In mechanics and geology, pure shear is a three-dimensional homogeneous flattening of a body. It is an example of irrotational strain in which body is elongated in one direction while being shortened perpendicularly. For soft materials, such as rubber, a strain state of pure shear is often used for characterizing hyperelastic and fracture mechanical behaviour. Pure shear is differentiated from simple shear in that pure shear involves no rigid body rotation. 
If is the stretch ratio applied to the material, then the deformation gradient in pure shear can be expressed as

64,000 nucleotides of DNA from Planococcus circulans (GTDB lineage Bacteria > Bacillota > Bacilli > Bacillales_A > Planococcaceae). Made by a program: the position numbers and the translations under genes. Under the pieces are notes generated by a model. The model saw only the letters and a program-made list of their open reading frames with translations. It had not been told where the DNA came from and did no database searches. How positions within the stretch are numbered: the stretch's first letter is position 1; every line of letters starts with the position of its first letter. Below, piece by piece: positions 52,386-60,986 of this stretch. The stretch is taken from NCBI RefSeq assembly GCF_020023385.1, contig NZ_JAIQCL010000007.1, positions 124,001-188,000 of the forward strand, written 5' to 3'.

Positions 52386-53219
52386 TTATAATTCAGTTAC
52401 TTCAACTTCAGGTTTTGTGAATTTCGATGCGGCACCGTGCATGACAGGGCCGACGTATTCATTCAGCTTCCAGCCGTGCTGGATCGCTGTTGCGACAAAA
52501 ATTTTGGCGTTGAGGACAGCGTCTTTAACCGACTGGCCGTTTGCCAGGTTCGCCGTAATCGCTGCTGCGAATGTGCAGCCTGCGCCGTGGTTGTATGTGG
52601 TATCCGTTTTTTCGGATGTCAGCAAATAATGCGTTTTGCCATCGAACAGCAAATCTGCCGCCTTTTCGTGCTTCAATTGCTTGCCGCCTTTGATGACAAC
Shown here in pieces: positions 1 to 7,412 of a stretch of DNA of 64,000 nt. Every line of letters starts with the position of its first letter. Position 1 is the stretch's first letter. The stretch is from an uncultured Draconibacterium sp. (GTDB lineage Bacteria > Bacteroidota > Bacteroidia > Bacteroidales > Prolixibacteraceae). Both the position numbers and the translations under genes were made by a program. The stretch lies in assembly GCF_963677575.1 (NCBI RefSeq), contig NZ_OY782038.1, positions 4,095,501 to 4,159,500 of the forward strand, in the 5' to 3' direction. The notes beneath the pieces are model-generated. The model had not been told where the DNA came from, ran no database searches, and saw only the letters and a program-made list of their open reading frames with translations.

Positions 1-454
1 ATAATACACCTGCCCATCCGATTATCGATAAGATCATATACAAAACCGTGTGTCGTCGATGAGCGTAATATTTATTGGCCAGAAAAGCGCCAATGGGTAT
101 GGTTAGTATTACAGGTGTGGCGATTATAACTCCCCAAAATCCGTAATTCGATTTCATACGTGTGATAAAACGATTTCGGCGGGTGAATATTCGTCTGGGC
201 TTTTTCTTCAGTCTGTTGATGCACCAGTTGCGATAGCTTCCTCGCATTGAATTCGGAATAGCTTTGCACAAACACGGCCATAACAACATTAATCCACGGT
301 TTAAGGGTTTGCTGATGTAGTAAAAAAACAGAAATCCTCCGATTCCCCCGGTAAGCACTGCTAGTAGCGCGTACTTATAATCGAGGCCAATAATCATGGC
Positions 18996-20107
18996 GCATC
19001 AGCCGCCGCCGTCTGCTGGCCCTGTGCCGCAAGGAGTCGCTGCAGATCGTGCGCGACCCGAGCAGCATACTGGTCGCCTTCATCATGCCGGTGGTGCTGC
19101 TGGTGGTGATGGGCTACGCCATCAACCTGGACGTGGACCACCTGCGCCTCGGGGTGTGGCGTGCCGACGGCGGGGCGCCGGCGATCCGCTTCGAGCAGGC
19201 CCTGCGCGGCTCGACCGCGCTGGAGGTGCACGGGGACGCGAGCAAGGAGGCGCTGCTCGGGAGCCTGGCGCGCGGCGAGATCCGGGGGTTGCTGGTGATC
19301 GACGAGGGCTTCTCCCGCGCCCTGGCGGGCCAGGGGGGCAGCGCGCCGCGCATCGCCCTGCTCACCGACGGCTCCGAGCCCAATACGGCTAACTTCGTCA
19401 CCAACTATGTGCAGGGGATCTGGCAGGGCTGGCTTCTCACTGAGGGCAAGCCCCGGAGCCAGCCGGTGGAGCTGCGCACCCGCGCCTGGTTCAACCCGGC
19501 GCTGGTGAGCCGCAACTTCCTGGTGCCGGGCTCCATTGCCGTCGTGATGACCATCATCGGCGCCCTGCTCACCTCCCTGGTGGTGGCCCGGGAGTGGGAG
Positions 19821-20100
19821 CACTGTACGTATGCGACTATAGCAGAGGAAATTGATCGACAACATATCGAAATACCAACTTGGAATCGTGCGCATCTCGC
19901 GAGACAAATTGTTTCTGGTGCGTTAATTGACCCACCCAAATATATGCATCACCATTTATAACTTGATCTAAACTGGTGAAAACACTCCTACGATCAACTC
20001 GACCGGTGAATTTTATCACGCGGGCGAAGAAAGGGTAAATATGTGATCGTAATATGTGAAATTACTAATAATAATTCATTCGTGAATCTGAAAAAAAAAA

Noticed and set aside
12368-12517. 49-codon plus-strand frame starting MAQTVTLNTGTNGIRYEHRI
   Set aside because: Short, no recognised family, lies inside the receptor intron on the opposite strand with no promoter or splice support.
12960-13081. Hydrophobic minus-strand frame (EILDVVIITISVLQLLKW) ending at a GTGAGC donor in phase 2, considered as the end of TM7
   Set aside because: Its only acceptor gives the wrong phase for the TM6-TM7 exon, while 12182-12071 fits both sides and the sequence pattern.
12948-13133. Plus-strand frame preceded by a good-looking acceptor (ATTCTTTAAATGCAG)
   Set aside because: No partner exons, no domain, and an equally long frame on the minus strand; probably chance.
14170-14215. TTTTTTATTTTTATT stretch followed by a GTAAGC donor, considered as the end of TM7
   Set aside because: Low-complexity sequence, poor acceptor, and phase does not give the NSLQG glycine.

The linear elastic stress-strain law for the case of pure shear is:
- Reish, Nathaniel E.; Gary H. Girty. "Definition and Mathematics of Pure Shear". San Diego State University Department of Geological Sciences. Retrieved 24 December 2011.
- Yeoh, O. H. (2001). "Analysis of deformation and fracture of 'pure shear'rubber testpiece". Plastics, rubber and composites. 30 (8): 389–397. doi:10.1179/146580101101541787.
- "Where do the Pure and Shear come from in the Pure Shear test?" (PDF). Retrieved 12 April 2013.
- "Comparing Simple Shear and Pure Shear" (PDF). Retrieved 12 April 2013.
- Moreira, D.C.; Nunes, L.C.S. (April 2013). "Comparison of simple and pure shear for an incompressible isotropic hyperelastic material under large deformation". Polymer Testing. 32 (2): 240–248. doi:10.1016/j.polymertesting.2012.11.005.
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